That said, the awesome women continue to be incredibly awesome, with Quintana topping the list for me. She is just so feral and so broken and so terrifying and terrified, and her and Froi press all my "they are both broken, but he's broken just a bit less and he loves her for all the sharp edges" buttons even more than Finnikin/Isaboe do. I also absolutely love Phaedra and the women in the cave, and how Quintana throws dead rabbits at them and thinks they are all useless. And Quintana vs. Isaboe was the best.
The incredible tangle that involves two sets of twins, baby switching, babies' souls, and the curse is... very tangled. I am not sure it entirely makes sense or has the same emotional resonance that Seranonna's curse does. There's also an interesting switch in tone near the end, where the books go from being very dark and very much about abuse and the terrible things that happen to people to the reveal that the curse isn't an act of malevolence and the final reveal about Jasmina taking letters for their seals.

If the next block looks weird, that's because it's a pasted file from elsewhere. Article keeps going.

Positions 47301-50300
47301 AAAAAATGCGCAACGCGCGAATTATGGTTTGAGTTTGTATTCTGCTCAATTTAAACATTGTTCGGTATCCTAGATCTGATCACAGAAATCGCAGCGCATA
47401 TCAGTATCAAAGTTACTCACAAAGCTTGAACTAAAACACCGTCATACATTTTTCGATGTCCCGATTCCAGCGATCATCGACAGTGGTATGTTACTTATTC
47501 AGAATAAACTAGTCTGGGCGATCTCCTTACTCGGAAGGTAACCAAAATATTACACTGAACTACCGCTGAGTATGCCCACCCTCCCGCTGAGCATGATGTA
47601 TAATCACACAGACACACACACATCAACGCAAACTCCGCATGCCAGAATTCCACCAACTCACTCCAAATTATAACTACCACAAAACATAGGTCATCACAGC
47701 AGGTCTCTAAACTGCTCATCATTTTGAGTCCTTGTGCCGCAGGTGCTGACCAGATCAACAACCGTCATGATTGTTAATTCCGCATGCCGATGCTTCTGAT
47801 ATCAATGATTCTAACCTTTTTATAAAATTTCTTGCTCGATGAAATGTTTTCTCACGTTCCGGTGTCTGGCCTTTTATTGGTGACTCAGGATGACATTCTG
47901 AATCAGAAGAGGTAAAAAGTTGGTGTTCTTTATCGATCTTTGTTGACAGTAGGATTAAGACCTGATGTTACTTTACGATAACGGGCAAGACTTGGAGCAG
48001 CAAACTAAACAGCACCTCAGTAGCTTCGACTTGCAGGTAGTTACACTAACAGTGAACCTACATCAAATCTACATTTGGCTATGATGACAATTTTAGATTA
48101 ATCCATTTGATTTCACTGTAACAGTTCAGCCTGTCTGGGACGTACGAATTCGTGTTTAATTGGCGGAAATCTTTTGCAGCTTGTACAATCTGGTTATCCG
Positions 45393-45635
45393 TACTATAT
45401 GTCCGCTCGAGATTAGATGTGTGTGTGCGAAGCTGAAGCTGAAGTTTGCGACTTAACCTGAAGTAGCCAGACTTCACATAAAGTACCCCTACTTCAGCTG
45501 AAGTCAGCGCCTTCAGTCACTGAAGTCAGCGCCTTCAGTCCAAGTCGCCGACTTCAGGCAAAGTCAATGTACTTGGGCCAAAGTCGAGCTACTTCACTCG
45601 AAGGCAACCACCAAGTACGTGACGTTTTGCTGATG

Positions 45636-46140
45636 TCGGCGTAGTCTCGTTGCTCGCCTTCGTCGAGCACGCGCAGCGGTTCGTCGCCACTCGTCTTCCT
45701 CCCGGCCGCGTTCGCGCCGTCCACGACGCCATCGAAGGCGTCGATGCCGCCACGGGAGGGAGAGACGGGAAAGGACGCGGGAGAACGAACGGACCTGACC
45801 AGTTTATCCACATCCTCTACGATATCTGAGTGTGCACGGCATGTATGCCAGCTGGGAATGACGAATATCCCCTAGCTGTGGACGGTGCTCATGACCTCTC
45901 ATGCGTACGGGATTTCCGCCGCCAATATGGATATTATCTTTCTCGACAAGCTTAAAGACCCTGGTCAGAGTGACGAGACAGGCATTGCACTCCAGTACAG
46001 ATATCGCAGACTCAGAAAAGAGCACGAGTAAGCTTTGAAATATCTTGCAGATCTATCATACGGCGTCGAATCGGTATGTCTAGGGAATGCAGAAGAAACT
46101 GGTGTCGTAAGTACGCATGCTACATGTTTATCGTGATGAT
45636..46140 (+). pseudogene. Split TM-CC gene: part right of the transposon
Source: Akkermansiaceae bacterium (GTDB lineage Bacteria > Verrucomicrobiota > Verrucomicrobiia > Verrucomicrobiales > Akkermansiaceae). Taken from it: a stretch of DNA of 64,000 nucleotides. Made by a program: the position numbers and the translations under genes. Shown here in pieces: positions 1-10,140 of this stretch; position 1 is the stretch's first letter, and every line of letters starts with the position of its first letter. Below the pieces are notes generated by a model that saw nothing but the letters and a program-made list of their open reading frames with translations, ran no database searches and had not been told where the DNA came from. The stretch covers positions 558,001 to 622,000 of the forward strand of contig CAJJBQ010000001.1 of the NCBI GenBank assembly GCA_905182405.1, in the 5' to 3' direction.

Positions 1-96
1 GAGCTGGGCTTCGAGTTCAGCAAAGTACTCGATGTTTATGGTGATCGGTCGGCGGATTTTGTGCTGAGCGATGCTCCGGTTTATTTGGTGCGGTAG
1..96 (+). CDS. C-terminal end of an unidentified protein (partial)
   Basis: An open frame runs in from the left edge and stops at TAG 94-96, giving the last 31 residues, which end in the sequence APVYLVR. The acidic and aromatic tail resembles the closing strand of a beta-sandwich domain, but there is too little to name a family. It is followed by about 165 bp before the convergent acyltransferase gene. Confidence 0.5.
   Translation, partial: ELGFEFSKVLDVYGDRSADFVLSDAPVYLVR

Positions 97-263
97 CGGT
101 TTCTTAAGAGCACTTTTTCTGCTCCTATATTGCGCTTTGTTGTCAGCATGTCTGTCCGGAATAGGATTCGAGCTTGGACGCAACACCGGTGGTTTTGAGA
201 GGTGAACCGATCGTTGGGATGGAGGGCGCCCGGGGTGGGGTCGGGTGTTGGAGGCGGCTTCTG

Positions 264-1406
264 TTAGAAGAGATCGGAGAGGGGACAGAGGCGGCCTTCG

I feel like the last few paragraphs have all been about my quibbles with the books, but honestly, they are very, very good, and they tackle issues and do a lot of things that a lot of fantasy doesn't. Both books aren't paced nearly as well as the first book, but they cover a lot more territory and plot, so despite the unevenness, I like them much more. Definitely recommended.
Links (assume spoilers):
- skygiants' list of ways the books are a romantic comedy
Comment | Read Comments () | Link